For the first time, Haleakala National Park’s unknown birds and flowers will be on display for visitors, islanders and conservationists.
“Splendor of the Natural World" features the velvet blooms of the cyanea flower and the white-tailed tropic bird launching into flight.
Unfortunately, some of these scenes may now only exist on canvas. The po‘ouli bird was last seen on Haleakala in 2004. The black-faced bird is one of the eight Hawaiian forest bird species that disappeared during the lifetime of Maui artist and Haleakala National Park ranger Melissa Chimera.
“I painted the po`ouli so that world would never forget the face of extinction—of what was irrevocably lost—despite heroic last ditch efforts by biologists,” Chimera said.
Artists have always played a pivotal role in conservation. The first European naturalists in Hawai`i were also artists cataloging unique island species never before seen by Westerners. Albert Bierstadt and Thomas Moran's grand oil paintings of Yellowstone and Yosemite hung in the walls of Congress, convincing lawmakers to protect a fragile legacy by establishing the National Park Service.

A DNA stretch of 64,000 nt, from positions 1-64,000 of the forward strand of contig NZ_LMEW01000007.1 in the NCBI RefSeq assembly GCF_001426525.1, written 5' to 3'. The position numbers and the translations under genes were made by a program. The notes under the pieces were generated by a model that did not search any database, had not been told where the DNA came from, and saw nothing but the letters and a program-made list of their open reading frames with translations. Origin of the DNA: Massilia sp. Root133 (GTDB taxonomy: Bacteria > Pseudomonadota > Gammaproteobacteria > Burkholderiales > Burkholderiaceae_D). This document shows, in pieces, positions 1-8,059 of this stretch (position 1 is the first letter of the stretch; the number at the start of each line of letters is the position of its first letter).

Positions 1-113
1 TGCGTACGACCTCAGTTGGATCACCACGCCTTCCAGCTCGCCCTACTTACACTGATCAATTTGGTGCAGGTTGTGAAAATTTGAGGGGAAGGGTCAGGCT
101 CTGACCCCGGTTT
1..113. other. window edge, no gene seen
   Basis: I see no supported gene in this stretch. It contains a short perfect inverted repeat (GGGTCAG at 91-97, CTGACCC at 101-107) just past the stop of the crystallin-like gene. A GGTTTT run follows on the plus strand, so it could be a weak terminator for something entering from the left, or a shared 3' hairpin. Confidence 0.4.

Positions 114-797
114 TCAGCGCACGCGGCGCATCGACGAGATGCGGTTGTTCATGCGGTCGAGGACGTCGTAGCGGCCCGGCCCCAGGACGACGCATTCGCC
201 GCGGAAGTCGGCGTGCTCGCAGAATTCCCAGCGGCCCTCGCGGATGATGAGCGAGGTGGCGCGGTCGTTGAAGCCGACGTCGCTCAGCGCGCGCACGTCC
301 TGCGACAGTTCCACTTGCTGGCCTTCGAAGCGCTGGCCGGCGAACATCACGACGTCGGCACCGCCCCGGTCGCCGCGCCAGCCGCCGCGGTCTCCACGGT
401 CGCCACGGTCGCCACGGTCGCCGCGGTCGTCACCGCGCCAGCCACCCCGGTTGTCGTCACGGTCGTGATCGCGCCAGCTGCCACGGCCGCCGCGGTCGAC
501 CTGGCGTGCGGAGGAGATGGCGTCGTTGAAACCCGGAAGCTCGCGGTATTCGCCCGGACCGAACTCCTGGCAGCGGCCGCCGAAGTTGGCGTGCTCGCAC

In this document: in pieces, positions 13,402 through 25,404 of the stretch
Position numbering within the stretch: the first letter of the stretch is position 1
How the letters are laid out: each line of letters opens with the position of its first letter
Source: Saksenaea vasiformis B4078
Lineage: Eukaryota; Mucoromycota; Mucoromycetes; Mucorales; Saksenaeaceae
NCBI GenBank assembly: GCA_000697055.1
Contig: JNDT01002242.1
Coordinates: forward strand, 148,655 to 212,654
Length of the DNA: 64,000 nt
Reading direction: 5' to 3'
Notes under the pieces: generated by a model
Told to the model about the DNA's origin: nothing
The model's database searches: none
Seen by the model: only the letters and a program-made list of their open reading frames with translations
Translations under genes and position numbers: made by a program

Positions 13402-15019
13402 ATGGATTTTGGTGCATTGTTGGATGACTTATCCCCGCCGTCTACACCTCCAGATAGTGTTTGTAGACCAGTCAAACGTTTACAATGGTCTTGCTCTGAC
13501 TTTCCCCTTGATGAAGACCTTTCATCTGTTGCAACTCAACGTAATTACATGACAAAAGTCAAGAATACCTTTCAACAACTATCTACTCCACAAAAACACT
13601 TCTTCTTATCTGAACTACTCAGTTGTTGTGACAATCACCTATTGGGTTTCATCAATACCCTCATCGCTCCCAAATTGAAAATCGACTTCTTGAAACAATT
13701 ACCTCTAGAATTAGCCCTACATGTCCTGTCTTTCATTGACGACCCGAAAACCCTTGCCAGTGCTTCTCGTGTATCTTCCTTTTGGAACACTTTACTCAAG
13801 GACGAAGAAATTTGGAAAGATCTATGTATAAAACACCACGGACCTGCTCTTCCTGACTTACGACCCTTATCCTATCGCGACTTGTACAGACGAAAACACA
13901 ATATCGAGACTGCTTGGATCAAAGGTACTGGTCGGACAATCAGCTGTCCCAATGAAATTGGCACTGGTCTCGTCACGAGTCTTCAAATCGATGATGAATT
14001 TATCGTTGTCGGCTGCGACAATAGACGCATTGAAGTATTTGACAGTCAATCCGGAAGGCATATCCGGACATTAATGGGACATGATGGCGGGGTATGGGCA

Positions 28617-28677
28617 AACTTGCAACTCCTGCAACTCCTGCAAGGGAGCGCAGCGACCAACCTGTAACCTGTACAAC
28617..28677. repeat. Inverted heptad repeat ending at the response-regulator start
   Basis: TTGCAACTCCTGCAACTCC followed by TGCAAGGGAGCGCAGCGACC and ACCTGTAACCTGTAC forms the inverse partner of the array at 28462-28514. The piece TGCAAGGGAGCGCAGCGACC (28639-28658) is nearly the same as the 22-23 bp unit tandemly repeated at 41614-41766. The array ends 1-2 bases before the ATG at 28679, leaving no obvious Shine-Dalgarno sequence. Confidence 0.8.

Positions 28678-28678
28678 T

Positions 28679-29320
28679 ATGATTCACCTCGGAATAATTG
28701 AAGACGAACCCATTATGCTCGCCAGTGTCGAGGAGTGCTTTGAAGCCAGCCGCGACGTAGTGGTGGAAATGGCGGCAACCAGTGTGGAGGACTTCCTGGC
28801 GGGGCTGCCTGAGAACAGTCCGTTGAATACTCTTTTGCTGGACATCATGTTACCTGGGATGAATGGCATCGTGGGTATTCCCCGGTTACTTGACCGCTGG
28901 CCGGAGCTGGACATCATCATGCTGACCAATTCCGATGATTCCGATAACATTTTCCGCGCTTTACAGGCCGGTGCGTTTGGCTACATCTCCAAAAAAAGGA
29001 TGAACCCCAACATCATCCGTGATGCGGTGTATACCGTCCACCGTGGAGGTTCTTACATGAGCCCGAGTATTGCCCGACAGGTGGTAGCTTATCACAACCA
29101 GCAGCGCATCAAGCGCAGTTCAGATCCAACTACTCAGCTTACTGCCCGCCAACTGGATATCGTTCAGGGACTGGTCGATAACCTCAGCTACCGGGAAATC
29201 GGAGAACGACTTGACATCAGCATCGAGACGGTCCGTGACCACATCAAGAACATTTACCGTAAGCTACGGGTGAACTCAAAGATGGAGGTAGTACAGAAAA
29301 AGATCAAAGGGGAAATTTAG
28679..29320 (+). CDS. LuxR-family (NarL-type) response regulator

Chimera follows this long tradition as both ranger and artist. Chimera is the park’s volunteer coordinator. Each year, she helps hundreds of local and mainland volunteers contribute to park operations. She also exhibits nationally and internationally.
The large-format paintings first premiered in Honolulu at the Hawai`i Conservation Conference earlier this year.
Superintendent Sarah Creachbaum felt it only natural to display the work where it could inspire visitors.
“I was thrilled at the park's invitation to bring these paintings home,” Chimera said.
While Haleakala’s first-ever art opening on December 2nd was by invitation only, these canvases can now be seen daily throughout the spring of 2012 at park headquarters.